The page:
Interview with Forrest Iandola, CEO and Co-Founder of DeepScale

Forrest Iandola, CEO and Co-Founder of DeepScale

Forrest Iandola is the CEO and co-founder of DeepScale, a company that develops AI perception software for driver-assistance and autonomous driving, with a focus on implementing efficient neural networks on automotive-grade processors.

DeepScale has recently been listed in the AI Time Journal TOP 25 Artificial Intelligence Companies 2018.

DeepScale was founded by Forrest Iandola after completing a PhD in EECS at UC Berkeley, and by Kurt Keutzer, EECS professor at UC Berkeley.

The company, based in Mountain View, USA, now provides automotive OEMs and tier-1 suppliers with autonomous driving software that is more lightweight and efficient to run, therefore drastically reducing the requirements for hardware resources.

How was DeepScale started?

We started about three years ago, and before that, my co​-founder and I were both at University of California, Berkeley.

I did a PhD at Berkeley in Computer Science, working on neural networks and artificial intelligence.

My specialty was in how to reduce the computing resources required for deep neural network computations, and how we could deploy deep neural networks on very small computing platforms like smartphones and internet of things devices.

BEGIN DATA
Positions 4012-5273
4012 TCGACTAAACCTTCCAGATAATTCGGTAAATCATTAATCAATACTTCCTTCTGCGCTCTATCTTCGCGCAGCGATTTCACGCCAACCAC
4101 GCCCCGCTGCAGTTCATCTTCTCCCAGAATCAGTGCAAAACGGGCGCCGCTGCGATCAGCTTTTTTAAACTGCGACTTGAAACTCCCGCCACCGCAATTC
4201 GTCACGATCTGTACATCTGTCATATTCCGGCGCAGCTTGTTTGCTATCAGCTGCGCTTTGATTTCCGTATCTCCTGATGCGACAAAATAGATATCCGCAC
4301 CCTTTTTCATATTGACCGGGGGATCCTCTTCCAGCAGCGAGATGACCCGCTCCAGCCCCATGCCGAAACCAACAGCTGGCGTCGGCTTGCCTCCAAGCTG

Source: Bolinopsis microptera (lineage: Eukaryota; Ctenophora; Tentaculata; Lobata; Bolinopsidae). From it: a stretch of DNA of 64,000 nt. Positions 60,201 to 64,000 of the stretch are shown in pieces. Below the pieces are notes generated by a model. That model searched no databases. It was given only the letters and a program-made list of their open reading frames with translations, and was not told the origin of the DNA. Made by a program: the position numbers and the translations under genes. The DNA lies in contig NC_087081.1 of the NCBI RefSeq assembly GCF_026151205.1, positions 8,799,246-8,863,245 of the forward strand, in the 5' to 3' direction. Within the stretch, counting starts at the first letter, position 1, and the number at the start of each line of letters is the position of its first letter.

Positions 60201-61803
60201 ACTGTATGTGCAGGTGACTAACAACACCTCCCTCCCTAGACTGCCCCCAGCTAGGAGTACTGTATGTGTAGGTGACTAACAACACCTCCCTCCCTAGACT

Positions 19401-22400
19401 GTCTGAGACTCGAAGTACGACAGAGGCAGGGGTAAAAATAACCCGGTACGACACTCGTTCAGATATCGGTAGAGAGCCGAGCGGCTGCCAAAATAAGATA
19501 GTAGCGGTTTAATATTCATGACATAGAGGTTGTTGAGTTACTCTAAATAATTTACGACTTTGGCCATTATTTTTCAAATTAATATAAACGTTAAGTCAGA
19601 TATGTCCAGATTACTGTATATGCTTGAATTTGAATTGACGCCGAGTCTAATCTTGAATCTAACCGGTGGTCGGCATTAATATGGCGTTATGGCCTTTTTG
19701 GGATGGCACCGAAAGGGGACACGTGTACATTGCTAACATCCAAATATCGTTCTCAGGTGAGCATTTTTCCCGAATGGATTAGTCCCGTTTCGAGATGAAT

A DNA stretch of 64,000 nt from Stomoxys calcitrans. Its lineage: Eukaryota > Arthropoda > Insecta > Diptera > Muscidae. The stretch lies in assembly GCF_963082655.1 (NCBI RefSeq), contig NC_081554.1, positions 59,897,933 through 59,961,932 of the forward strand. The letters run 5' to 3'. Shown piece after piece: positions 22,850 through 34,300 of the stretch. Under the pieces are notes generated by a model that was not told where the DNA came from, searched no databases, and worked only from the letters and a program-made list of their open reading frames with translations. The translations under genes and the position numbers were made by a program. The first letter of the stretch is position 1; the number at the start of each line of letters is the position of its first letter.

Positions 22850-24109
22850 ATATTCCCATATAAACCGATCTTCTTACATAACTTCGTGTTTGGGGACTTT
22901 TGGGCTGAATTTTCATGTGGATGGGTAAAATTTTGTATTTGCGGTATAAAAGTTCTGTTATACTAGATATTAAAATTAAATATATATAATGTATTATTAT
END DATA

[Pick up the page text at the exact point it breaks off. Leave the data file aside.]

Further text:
As I was getting ready to graduate, I was starting to look at what business I might be able to go into after developing these unique embedded deep learning technologies.

One of the papers I wrote in grad school was called SqueezeNet. SqueezeNet kind of went viral, if you will. It was a very small deep neural network, and it became very popular. SqueezeNet enabled people to put deep neural networks on smaller devices than they previously could.

We created a lot of interest in squeezing neural nets. At the same time, we were starting a new research group Berkeley called “Berkeley Deep Drive”, which is focused on enabling technologies for autonomous vehicles. So my former PhD advisor, Kurt Keutzer, and I were both involved in this new group, and our sponsors in the lab were mostly automotive companies—carmakers, tier-1 suppliers, and semiconductor suppliers. Key industry players like Ford, Bosch, and Samsung were funding the group’s research.

We got a lot of access to work on leading-edge problems with major automotive stakeholders. They told us about the challenges they were having with autonomous vehicle systems that have many servers in the trunk to enable artificial intelligence, but that was the status quo. They wanted to find a path to lower ​costs and produce vehicles with AI that would be affordable and profitable. That was the epiphany that got DeepScale started.

Now, we develop a product that consists of designing and deploying very small deep neural networks for computer vision and machine perception into cars. Our value proposition is building these AI solutions in such a way that requires substantially less computing resources and enables deployment on various edge processors.

Tell us about DeepScale’s product, Carver21

Carver21 – Source: DeepScale